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The tax and liability benefits of incorporating your business are balanced out by greater legal requirements. You have to run your business according to state and federal requirements for corporate behavior. One requirement is that you hold an annual meeting for shareholders, even if you're the only owner. You also have to keep minutes recording what happened at the meeting.
Keep It Simple
Keeping minutes of the meeting is a legal requirement, but it's also useful. Minutes prove you've met the requirements for a legal meeting and provide a record of decisions, votes and actions taken. You don't have to include every last detail: what counts is the outcome of a vote, not every point of the debate. You do have to get all the facts right. Once the minutes are typed up, everyone who was present should be asked to sign off on their accuracy. This protects the company if someone disputes a decision later. Keep the language plain and formal, so that there's no question how to interpret the minutes.
An S corporation, even a one-person company, has to have bylaws. The bylaws set the date for the annual shareholders meeting, but you still have to notify shareholders in advance. Notification includes the date, time and place, and a list of any actions you want to take and any candidates for board positions. When you file the minutes, include a copy of the notification notice. If anyone was notified late, ask her to sign a waiver of notification. Attach that to the minutes, too.
Your minutes should list everyone who attended the meeting -- all the shareholders and every director. If your bylaws set a quorum -- a minimum number of attendees -- the listing shows you met the quorum so the votes taken were legally binding. If the bylaws don't set a quorum, state rules kick in. The rules may be just that you have a majority of voting shareholders present, or a set portion -- one-third of them in Delaware, for example -- or your state may not set a minimum. If you're the only owner, 100 percent of the shareholders are always present.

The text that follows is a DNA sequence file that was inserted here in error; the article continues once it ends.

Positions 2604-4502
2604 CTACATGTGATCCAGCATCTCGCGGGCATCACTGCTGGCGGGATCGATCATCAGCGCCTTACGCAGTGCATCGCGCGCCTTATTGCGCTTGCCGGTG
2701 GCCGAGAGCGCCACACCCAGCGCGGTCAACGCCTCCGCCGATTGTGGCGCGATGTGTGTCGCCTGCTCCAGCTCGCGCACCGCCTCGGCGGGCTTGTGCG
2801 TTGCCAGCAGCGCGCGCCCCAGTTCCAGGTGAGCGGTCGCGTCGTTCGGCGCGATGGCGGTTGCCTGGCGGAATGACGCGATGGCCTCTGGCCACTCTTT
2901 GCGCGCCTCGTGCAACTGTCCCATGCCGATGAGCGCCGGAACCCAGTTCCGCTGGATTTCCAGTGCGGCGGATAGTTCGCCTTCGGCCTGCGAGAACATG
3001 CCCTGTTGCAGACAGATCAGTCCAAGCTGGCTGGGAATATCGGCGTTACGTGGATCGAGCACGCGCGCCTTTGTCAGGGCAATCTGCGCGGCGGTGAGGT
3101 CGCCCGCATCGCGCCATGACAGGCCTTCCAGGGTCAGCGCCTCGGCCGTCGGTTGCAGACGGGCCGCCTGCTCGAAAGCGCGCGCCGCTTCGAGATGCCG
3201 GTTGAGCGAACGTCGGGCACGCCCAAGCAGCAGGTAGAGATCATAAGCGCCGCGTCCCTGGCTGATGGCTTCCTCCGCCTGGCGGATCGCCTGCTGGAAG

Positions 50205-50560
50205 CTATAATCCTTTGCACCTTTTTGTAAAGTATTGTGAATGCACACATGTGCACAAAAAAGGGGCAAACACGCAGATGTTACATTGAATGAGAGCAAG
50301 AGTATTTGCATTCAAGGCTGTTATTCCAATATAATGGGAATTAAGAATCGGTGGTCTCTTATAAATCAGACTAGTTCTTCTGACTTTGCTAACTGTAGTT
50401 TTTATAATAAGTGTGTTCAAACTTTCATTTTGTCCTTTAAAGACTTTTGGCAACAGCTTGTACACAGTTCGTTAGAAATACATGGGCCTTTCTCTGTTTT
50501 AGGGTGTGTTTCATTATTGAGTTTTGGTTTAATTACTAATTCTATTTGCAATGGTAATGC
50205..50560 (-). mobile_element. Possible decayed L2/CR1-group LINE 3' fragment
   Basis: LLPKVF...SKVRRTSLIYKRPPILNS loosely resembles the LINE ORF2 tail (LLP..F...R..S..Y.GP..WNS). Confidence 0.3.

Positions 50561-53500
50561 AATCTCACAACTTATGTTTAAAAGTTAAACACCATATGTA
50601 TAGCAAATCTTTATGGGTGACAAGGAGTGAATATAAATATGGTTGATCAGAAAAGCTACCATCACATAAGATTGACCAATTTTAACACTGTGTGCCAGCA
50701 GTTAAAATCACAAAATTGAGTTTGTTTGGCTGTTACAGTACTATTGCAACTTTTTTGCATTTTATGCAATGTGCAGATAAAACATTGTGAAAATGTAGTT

A typical annual meeting includes a report on corporate finances and a vote for the board of directors. The minutes should include the list of candidates, and the votes each candidate received. If the S corporation wants shareholder decisions on other issues, the minutes should state the issue and tally the votes. All the annual minutes should be stored in a file or "minute book" so that you have the references available if anyone raises questions about how the meetings were conducted.
A graduate of Oberlin College, Fraser Sherman began writing in 1981. Since then he's researched and written newspaper and magazine stories on city government, court cases, business, real estate and finance, the uses of new technologies and film history. Sherman has worked for more than a decade as a newspaper reporter, and his magazine articles have been published in "Newsweek," "Air & Space," "Backpacker" and "Boys' Life." Sherman is also the author of three film reference books, with a fourth currently under way.